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I always enjoyed philosophy, but I never thought to ask this question when I was still taking philosophy classes. So, I thought this was a good way to see what "philosophy" people think of this.

When you spend time trying to define terms in philosophy, what are you doing exactly?

Examples: In ethics: what is good? what is right? In aesthetics: what is art? what is beauty? In epistemology: what is knowledge? In social/political philosophy: what is justice?

In these cases, and others I'm sure you can think of easily, what is the goal exactly? To say what the term "should" mean? To say what the term "does" mean, in the sense of how it is used by people? I realize I'm verging on philosophy of language territory here. But I really want to know what people engaged in trying to pin down terms like this think they are doing?

In mathematics, you simply define terms however you want, and the definitions are good or bad depending on what you can do with them, is that the idea? If you just want to know how the terms are used, it seems like that isn't inherently philosophical, more empirical. I would appreciate any perspectives on this!

  • "Classical" philosophy - from Socrates and Plato on, is aiming to "find the essence" of good, beauty, knowledge, etc. This is quite different from what you are describing as the mathematica practice of "defining terms" and ... see what happens. – Mauro ALLEGRANZA Aug 31 '16 at 14:26
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    A useful example from the math context can be : compare the math problems regarding number theory with the philosophical problem of "what are" numbers, i.e. the ontology of abstract objects. – Mauro ALLEGRANZA Aug 31 '16 at 14:29
  • There are various ways of setting up mathematics. The standard answer to "what is a number" would be "a number is a certain kind of set". If you ask "what is a set", the response is that it is an undefined object subject to a list of axioms (that can vary from system to system). Generally speaking, anything can be called a number if it "does the job of a number", meaning you recover all classical results about numbers. – Justin Young Sep 1 '16 at 14:08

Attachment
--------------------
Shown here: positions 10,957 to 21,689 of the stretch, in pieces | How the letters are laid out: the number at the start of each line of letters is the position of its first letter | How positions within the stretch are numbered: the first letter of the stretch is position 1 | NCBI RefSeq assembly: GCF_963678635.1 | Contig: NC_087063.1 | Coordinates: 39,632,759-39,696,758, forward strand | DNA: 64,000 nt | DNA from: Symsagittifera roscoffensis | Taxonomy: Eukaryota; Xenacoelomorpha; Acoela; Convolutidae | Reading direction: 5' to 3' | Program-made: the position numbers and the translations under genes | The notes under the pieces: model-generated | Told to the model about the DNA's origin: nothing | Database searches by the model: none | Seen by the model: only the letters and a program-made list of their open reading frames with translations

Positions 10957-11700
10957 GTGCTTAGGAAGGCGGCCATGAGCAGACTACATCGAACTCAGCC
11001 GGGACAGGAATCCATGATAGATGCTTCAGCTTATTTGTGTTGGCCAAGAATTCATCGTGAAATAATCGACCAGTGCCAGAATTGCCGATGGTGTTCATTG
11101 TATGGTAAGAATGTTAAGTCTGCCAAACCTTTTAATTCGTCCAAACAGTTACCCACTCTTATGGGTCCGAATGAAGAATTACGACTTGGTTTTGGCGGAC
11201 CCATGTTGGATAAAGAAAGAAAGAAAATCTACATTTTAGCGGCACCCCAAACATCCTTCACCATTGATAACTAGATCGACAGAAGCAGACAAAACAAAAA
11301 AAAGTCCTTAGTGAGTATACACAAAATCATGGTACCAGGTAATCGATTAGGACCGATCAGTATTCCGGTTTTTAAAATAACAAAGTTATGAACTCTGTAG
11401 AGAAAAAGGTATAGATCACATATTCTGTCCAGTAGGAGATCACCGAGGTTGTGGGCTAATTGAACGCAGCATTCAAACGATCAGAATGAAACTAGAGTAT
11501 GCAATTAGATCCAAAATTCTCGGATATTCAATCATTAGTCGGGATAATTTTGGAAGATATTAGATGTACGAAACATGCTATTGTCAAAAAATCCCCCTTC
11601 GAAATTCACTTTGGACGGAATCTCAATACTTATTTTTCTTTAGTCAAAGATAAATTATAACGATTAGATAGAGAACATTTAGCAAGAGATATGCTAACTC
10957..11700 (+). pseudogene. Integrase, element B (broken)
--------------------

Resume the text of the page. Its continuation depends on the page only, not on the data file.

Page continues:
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There's no one answer to this. Plato's use of language was idiosyncratic, and he often used common terms in non-standard ways as a way of reshaping how people conceptualized them. Conversely Wittgenstein believed many classic philosophical problems were reducible to language ambiguities.

The general reason language is important to philosophers is that it is a stand-in for concepts, often ones that are difficult or impossible to communicate directly. As a rough measure, the lucidity of a philosopher's language matches their ability to clearly communicate their concepts.

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As a general answer, they are trying to shape the language used in the conversation to help further the conversation along.

I have found the most useful viewpoint on this topic for myself is created by flattening out all of the complexity of defining such words into two directions. One directon occurs when a philosopher seeks acceptance for their theory of what something is by suggesting that a word everyone else has used informally is actually describing the something they are looking at. In such a case, if a philosopher can make an argument that this commonly used informal word is actually the concept they are exploring, they can describe what they are looking at much more succinctly.

The other direction I see for such definitions is to create room for a new category where that category was previously crowded out by others. A trivial example would be if one believed everything was either "good" or "bad," and that it was always clear which was which. A philosopher might try to pin down your definitions of "good" or "bad" enough to suggest that there may be a middle ground between the two extremes where things are a bit murkier. (Likewise, a philosopher engaging in the first direction might seek to take that murky middle region and define "good" and "bad" such that you don't feel there's a need for that middle region at all).

This becomes very important in philosophy because often philosophy deals with extreme scenarios, and controlling the meaning of the words becomes very important. As an example, "do unto others as you would have done unto yourself" gets complicated when one is talking about solipsism, or facing Laplace's daemon. It becomes very hard to interpret such phrases without very exacting meanings for mundane words such as "do."

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Definitions aren't the same thing as Demonstrations; and usually they come after.

For example, its easy to demonstrate that numbers are useful; and no-one bothered to define them for two millenia. This doesn't mean that definitions aren't useful - they obviously are; but one must have a clear sense of what purpose they serve.

This is akin to the difference between Knowledge by acquaintance/presence and knowledge by descripton/reference.

I can refer to a tree or describe a table, but this doesn't dispense with actually seeing a tree or using a table - say in setting out dinner for four, and a stranger amongst them.

One has to be acquainted with beauty before beginning to talk about it (aesthetics), and one should be acquainted with the conversations that preceded yours - or at least their high points (so you might aim towards them) or their low points (so as to know what to avoid); similarly with ethics.

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